London - More than a quarter of British children have seen distressing videos of animal cruelty online, according to research that reveals how little parents know about their offspring's internet habits. The figure means animal-harm videos are now the most commonly viewed inappropriate content by under-16s.
Two thirds of youngsters have had a negative web experience, but only one in five parents realise this, according to the parenting website Netmums. More than 800 children, aged seven to 16, and 1,127 parents were interviewed in the study.
The psychological impact of exposure to disturbing online content was revealed by the comments children made about upsetting experiences. One child recalled that they had seen “a beaten-up dog all bleeding and some guy with a hammer laughing”. Another said: “When Facebook got hacked lots of pictures of animals being hurt were popping up.”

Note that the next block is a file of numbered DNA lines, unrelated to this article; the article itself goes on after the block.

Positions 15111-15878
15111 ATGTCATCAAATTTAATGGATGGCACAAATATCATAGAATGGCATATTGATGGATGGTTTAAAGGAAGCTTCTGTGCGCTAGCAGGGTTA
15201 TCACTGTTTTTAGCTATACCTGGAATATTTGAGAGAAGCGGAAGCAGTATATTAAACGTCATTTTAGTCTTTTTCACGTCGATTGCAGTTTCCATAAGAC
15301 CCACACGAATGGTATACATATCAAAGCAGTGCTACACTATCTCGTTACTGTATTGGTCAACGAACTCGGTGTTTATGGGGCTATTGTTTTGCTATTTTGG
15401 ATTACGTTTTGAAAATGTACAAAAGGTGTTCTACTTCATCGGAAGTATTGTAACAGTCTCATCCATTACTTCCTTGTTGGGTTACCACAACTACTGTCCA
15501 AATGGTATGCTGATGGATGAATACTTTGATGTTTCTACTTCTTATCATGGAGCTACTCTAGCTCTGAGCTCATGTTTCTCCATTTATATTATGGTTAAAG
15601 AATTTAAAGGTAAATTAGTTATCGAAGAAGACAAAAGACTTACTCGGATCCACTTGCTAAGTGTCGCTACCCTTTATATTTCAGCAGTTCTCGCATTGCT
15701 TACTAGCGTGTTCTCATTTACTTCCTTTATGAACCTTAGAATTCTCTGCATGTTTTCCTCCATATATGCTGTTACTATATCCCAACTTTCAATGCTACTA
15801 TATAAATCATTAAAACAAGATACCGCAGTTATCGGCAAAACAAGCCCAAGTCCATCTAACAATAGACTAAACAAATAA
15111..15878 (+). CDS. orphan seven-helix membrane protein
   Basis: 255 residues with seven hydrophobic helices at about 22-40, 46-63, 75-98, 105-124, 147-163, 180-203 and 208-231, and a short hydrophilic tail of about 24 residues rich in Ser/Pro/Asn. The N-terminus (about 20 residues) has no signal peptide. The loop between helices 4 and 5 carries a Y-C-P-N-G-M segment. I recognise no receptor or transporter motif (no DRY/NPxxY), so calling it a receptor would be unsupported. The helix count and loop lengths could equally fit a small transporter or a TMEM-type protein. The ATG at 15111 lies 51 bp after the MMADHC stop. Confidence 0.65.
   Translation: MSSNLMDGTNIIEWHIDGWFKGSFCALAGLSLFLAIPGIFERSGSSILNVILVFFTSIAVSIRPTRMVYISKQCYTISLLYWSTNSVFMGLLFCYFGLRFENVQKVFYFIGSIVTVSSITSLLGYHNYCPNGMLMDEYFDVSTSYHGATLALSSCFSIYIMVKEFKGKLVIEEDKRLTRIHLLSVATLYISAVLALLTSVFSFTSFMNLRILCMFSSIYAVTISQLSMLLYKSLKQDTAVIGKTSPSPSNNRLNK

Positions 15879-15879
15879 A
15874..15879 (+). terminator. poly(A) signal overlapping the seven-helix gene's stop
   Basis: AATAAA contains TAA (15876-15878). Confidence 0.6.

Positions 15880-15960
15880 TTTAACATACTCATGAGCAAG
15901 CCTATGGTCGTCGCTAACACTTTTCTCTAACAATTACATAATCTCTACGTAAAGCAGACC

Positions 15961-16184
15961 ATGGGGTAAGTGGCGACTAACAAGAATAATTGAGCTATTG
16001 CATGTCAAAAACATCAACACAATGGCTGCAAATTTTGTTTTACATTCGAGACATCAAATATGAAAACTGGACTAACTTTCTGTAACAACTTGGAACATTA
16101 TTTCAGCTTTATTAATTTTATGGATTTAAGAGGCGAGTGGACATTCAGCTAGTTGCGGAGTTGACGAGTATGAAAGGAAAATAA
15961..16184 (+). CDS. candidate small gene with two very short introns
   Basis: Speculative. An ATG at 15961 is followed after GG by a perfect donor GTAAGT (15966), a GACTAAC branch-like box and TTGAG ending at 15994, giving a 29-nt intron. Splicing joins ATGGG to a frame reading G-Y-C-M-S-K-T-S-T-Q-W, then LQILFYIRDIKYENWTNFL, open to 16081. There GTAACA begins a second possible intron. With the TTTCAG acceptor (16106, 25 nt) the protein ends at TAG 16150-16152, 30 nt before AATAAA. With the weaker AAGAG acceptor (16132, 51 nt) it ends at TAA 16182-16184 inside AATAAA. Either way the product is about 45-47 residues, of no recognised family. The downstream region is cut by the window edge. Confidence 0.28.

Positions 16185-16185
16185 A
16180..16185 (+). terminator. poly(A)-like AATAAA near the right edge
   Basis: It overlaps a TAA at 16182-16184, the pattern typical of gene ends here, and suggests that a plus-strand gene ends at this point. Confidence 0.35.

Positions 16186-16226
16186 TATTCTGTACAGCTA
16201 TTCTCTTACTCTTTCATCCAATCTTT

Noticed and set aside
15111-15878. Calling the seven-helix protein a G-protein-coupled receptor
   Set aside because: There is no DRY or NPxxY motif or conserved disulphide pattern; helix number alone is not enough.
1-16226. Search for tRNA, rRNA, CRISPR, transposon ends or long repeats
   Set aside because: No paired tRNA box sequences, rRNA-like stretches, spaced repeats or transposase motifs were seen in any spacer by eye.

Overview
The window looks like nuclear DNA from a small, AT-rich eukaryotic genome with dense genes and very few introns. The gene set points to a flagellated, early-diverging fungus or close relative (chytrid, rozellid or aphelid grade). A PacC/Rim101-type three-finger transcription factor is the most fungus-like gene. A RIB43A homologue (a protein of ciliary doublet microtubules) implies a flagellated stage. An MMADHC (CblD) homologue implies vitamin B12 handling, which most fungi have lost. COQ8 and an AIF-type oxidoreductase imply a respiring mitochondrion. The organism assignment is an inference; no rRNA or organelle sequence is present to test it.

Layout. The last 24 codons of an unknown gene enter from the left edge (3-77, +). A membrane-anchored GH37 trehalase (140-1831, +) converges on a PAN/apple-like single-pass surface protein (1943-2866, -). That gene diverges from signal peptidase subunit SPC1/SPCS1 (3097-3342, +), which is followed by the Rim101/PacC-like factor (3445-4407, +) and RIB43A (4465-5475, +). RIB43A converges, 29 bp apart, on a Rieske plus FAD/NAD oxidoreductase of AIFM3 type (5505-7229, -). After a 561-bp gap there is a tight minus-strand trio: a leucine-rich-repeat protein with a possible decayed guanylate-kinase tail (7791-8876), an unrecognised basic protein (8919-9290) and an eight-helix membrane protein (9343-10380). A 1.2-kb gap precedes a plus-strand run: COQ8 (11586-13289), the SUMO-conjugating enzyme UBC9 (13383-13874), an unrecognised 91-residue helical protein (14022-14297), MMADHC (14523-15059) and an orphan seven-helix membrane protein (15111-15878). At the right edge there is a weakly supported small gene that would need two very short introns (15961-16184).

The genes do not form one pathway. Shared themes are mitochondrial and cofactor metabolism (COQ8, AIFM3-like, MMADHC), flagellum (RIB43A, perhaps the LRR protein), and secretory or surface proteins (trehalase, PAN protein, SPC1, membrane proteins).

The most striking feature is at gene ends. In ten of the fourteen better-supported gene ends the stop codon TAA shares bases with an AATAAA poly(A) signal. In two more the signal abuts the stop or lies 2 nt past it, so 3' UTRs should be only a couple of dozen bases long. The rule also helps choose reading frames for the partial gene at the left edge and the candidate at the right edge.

One video, viewed by thousands online, shows a young woman drowning a bucket of puppies in a river by throwing them in one by one.
Sometimes shocking content depicting animals being hurt is deliberately listed as something benign, such as “cute puppy”, on sharing sites such as Tumblr, in an effort to lure in unsuspecting viewers.